After almost a decade of arguments over the feasibility of a proposed pipeline between the Red Sea and the Dead Sea, the World Bank released a series of reports over the weekend that declare the project feasible from an engineering, economic and environmental standpoint.
But while the Regional Development Ministry welcomed the reports as an important step toward implementing the project, the environmental group Friends of the Earth Middle East said the findings ought to definitively bury the idea.
The project's goals are to stabilize the shrinking Dead Sea, supply water and electricity to countries in the area, especially Jordan, and engender regional cooperation that would promote peace. The World Bank concluded that without the pipeline, the Dead Sea would shrink by about 10 percent over the next 50 years, which would do major harm to tourism, local industries and the environment.
A panel of experts from several countries, including Jordan and Israel, then examined several alternative proposals for importing a large amount of water from the Red Sea. The best option, it concluded, was to build a pumping station near Aqaba that would pump the water to a high point, whence it would flow via a system of pipelines and a tunnel to the area south of the Dead Sea.
There, the world's largest desalination plant would be built, with most of the desalinated water - about half a billion cubic meters a year - going to Jordan. The high-salinity water left over after the desalination process would be piped to the Dead Sea, to halt and eventually reverse its shrinkage. A hydroelectric plant would also be built, to supply electricity to Jordan, Israel and the Palestinian Authority.
Altogether, the plan envisions almost two billion cubic meters of water a year being pumped from the Red Sea, most of which would eventually reach the Dead Sea. The World Bank estimated the total cost at almost $10 billion, but said much of this sum could be financed out of the profits from selling the desalinated water and electricity.
The bank acknowledged that the project would have some negative consequences for the environment: For instance, algae would likely start growing in the Dead Sea, and leakage from the pipes could raise the salinity of an important groundwater reservoir in the Arava. But it believes these problems could be dealt with, and recommended starting cautiously, with a small pilot project to bring water from the Red Sea to the Dead Sea. Nevertheless, it acknowledged that such a pilot would be of limited value in assessing the environmental impact.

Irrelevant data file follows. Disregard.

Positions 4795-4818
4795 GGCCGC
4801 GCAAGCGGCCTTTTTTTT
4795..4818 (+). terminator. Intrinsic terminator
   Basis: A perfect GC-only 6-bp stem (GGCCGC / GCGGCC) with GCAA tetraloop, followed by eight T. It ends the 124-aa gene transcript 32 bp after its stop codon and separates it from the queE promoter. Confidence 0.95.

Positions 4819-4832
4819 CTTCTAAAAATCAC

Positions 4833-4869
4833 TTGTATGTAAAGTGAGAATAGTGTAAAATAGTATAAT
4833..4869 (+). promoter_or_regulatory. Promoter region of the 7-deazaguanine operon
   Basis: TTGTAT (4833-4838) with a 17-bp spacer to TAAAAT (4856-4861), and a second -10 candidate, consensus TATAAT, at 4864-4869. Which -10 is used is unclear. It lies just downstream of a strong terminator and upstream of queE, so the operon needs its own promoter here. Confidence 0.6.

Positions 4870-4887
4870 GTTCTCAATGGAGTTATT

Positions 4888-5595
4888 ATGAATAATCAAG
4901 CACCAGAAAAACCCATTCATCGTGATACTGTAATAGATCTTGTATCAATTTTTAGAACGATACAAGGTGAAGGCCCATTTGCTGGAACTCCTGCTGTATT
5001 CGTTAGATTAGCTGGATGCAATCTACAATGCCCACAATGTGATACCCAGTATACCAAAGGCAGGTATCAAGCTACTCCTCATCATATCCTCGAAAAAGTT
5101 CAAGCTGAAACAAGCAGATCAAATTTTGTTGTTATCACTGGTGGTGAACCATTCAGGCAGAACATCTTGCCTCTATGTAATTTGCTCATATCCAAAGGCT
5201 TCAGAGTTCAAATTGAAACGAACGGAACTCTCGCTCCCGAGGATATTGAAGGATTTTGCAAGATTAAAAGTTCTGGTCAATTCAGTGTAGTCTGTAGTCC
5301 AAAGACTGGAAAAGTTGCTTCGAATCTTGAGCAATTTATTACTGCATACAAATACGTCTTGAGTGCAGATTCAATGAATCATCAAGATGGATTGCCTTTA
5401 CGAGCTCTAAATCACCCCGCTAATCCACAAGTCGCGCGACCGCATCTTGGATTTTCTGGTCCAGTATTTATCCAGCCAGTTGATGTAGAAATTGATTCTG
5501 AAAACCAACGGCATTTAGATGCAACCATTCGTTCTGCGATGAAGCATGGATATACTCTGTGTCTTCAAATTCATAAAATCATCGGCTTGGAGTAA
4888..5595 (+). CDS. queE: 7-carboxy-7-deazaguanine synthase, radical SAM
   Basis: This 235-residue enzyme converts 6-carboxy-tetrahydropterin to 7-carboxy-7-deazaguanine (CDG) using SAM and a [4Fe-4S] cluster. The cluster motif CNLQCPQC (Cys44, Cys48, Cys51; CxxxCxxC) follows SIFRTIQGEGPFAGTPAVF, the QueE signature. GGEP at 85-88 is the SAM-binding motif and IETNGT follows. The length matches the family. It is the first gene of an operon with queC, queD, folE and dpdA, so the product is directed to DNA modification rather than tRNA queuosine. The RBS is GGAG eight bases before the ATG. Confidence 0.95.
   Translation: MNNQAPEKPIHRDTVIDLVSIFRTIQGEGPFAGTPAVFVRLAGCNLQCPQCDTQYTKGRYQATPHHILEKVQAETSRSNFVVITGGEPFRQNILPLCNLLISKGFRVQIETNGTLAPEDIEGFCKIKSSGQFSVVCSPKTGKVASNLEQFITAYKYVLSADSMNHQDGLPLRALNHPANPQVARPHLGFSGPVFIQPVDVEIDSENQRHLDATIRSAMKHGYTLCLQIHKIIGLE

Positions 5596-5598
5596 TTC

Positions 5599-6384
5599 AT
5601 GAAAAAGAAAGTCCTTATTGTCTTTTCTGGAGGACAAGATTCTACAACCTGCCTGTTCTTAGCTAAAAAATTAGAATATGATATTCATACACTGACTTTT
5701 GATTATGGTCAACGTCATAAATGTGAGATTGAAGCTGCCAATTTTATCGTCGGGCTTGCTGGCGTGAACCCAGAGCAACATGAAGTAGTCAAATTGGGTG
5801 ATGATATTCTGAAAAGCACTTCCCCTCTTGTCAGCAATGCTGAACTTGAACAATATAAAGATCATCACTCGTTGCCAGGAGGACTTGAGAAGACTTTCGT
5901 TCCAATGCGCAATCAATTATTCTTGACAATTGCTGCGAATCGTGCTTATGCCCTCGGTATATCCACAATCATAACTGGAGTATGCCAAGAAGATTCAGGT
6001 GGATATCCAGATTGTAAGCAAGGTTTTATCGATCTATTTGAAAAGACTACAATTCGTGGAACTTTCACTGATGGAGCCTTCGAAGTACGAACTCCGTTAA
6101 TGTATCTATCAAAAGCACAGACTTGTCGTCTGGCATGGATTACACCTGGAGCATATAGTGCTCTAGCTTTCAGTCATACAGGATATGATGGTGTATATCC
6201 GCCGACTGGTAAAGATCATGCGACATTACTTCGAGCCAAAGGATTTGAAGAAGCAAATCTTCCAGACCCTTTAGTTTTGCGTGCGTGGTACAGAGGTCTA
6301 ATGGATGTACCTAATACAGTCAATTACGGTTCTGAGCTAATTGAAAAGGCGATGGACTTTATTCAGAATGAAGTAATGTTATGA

Gidon Bromberg, Israel director of FOEME, said the negative environmental consequences cited in the reports ought to be enough by themselves to kill the project.
But in addition, he said, despite the bank's finding that the project was economically viable, "it adds in small print that it would require assistance of $5 billion from the international community, and that Jordan would have to invest $2.5 billion in infrastructure that would bring the water to Amman. The bank forgets that there's a global economic crisis, and that Jordan is on the verge of bankruptcy. The project will raise water prices in Jordan and cause riots."
Jordan itself also recently voiced concern about the project's cost, saying it would consider a smaller project that would just bring desalinated water from the Red Sea to Amman.
But the Regional Development Ministry welcomed the reports, even while noting that so far, the World Bank has merely posted them for public comment, and will issue its final recommendations only after reviewing these comments. Only then will Israel make its own decision.
"All the parties would benefit from the cooperation around this project, and it would save the Dead Sea, which is a wonder of the world," explained Regional Development Minister Silvan Shalom. "We'll work to recruit influential parties to get the project implemented in practice."